Annotate this Case

1980 OK CR 38
611 P.2d 271
Case Number: F-78-184
Decided: 05/16/1980
Oklahoma Court of Criminal Appeals

An appeal from the District Court, Pontotoc County; Ronald L. Jones, Judge.

TEDDIE VAN BUSKIRK, appellant, was convicted of the offense of Manslaughter, Second Degree; was sentenced to two (2) years' imprisonment, and appeals. AFFIRMED.

Don L. Wyatt, Saunders & Wyatt, Ada, for appellant.

Larry Derryberry, Atty. Gen., Harold T. Garvin, Jr., Asst. Atty. Gen., for appellee.


CORNISH, Presiding Judge:

[611 P.2d 272]

¶1 On July 9, 1977, during an argument between the appellant and her boyfriend, Robert Rose, the pair stopped in a low place between two hills on the road from Allen to Ada, Oklahoma. Rose was ordered to get out of the car, and he was thereafter struck by the appellant's vehicle. The appellant then drove away, leaving Rose in the roadway. Subsequently, Rose was struck by another car moving at a high speed. The appellant was charged with Murder in the Second Degree in Pontotoc County District Court No. CRF-77-71. She was convicted of Manslaughter, Second Degree, and sentenced to two (2) years' imprisonment.


¶2 The first question for determination is whether the trial court erred in instructing the jury on Manslaughter in the Second Degree. The appellant's position is that the manslaughter in the second degree statute, 21 O.S. 1971 § 716 [21-716], was impliedly repealed when the negligent homicide statute, 47 O.S. 1971 § 11-903 [47-11-903], was passed. The appellant's assertion is correct to the extent that motor vehicles are involved. Atchley v. State, Okl.Cr., 473 P.2d 286 (1970). However, the negligent homicide statute applies only when death is caused "by the driving of any vehicle in reckless disregard of the safety of others." Section 11-903(a). A [611 P.2d 273] review of the facts indicates that § 11-903(a) is not applicable here.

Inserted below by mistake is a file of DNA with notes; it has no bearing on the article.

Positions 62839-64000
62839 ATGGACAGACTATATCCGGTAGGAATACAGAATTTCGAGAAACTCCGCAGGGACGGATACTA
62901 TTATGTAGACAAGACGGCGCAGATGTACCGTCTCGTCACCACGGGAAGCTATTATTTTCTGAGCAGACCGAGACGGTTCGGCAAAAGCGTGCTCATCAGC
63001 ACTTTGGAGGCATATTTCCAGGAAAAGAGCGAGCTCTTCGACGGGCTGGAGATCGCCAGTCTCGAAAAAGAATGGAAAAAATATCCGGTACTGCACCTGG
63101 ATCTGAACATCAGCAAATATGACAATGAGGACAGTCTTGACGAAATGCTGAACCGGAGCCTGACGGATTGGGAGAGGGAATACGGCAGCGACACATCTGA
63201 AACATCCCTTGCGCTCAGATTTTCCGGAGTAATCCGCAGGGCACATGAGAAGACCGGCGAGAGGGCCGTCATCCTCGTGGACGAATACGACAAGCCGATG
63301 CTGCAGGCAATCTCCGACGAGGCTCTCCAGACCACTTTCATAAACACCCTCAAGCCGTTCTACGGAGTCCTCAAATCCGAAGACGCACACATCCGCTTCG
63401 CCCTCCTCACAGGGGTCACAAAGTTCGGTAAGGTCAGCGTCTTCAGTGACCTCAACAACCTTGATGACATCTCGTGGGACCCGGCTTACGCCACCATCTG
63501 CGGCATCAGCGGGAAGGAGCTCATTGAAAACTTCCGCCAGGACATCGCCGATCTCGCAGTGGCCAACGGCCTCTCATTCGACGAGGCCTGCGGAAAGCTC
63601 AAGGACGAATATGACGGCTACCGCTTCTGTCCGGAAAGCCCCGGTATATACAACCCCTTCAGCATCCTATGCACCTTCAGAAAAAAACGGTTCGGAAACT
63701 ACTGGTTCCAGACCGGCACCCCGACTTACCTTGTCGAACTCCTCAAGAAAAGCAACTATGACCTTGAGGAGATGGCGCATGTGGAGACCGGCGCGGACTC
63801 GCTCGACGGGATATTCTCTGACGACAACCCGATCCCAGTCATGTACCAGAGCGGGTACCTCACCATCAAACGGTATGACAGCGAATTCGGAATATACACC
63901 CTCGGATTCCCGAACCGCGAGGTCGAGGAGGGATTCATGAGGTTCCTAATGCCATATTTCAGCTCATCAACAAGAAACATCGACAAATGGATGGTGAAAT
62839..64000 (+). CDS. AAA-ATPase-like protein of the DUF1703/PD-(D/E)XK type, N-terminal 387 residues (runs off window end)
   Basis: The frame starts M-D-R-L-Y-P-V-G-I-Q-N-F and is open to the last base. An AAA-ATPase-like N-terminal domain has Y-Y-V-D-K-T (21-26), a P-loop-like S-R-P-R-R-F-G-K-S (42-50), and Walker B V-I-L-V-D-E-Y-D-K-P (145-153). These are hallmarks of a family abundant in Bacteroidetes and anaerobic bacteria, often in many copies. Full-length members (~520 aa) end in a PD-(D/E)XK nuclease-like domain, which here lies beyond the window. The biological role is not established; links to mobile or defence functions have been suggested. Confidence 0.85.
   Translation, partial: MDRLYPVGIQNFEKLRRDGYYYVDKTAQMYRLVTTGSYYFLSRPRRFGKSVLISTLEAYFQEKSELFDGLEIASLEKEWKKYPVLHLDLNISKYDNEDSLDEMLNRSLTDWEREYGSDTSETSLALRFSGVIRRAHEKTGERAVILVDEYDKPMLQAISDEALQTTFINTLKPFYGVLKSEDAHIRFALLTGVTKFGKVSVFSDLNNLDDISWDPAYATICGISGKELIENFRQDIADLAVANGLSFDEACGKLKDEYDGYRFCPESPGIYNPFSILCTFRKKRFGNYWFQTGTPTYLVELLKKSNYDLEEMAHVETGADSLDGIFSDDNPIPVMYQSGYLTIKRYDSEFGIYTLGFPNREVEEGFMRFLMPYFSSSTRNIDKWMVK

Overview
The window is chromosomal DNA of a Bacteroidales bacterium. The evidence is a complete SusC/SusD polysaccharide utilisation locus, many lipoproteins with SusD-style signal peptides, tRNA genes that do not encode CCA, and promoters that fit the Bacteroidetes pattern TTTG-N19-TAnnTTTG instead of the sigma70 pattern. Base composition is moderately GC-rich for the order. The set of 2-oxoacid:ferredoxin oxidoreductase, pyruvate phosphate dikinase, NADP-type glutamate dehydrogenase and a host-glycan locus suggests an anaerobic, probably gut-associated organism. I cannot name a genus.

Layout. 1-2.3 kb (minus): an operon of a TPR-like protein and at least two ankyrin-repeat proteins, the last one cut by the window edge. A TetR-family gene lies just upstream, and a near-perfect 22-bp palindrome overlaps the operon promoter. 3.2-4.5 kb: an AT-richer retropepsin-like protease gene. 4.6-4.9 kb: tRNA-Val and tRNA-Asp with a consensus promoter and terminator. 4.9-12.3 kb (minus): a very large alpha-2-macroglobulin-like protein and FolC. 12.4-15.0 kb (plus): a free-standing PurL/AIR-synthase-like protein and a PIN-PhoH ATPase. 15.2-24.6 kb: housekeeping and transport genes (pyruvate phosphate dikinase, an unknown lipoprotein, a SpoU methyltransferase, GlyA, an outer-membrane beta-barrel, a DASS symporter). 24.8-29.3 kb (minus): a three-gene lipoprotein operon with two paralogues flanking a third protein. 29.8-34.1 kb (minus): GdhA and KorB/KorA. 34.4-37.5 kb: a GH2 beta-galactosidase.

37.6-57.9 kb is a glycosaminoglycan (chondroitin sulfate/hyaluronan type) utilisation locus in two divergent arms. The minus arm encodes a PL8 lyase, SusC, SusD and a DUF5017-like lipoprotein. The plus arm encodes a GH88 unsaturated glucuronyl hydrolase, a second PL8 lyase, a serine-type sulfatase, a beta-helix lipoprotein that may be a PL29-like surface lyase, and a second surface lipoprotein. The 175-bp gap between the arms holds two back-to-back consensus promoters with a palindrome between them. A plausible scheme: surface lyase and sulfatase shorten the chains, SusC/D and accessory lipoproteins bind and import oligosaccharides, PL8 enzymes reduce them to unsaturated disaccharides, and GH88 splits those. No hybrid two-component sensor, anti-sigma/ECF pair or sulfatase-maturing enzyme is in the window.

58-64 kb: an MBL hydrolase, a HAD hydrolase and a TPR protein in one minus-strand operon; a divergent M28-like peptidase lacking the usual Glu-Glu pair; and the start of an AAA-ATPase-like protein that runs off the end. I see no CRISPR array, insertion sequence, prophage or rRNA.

¶3 According to the appellant's testimony, she was driving when Rose slapped her, knocking her eyeglasses off her face. She stopped the car, ordered Rose to get out and searched for her glasses. Rose left the passenger's side of the car and started to walk in front of the vehicle around to the driver's side. The appellant said that as she leaned over to look for her eyeglasses she accidentally pressed the gas pedal. The result was that the car lurched forward, lifting Rose onto the hood. Rose pounded on the windshield, cursing, and the appellant then hit the brake pedal, throwing Rose to the ground. The appellant testified that Rose was starting to get up as she put the vehicle in reverse, swerved around him and drove away.

¶4 A passing motorist saw Rose lying in the roadway. He stopped his car and attempted to signal to a rapidly approaching car. The motorist said that Rose was "sort of moaning." The motorist's efforts to stop the approaching car were to no avail. The automobile struck Rose and dragged him a short distance down the highway. Having ascertained that Rose was dead, he pulled the body from the road.